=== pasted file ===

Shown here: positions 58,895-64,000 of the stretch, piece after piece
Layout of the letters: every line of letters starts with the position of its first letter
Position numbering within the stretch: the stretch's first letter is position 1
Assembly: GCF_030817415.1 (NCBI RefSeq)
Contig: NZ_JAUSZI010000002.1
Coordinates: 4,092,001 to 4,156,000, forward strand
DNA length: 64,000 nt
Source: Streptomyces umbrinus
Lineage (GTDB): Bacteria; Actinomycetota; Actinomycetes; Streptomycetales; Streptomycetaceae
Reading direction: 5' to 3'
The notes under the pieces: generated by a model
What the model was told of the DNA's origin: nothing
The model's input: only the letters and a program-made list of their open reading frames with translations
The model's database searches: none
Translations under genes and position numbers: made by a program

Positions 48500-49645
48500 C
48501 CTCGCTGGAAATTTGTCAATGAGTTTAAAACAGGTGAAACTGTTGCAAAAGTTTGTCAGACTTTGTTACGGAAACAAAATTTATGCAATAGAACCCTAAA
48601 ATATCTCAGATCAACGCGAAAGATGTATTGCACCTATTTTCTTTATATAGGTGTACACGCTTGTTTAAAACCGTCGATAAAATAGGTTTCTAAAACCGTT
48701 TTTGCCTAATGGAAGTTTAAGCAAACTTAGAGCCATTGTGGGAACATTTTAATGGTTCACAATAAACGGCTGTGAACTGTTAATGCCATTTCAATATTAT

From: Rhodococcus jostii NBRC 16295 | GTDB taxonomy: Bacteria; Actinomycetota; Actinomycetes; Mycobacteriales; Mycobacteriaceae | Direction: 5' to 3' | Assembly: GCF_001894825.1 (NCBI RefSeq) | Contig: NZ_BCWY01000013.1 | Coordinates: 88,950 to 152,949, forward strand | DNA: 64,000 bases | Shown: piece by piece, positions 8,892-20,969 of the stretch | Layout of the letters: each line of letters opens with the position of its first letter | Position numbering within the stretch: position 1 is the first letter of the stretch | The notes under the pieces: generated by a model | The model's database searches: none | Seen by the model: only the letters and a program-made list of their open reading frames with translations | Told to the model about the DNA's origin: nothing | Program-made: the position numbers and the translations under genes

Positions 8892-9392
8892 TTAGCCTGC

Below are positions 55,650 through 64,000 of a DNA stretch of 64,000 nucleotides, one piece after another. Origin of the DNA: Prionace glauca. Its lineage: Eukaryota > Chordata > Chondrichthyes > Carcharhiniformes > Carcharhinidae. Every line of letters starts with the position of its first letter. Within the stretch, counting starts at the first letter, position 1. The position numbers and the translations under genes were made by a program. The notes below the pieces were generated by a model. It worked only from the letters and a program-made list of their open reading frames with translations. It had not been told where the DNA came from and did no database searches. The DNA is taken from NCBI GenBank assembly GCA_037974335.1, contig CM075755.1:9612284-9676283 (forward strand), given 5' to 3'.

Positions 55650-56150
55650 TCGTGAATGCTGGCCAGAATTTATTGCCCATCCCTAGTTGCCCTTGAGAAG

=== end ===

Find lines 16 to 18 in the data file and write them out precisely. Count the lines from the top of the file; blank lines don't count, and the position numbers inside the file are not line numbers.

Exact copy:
Positions 48500-49645
48500 C
48501 CTCGCTGGAAATTTGTCAATGAGTTTAAAACAGGTGAAACTGTTGCAAAAGTTTGTCAGACTTTGTTACGGAAACAAAATTTATGCAATAGAACCCTAAA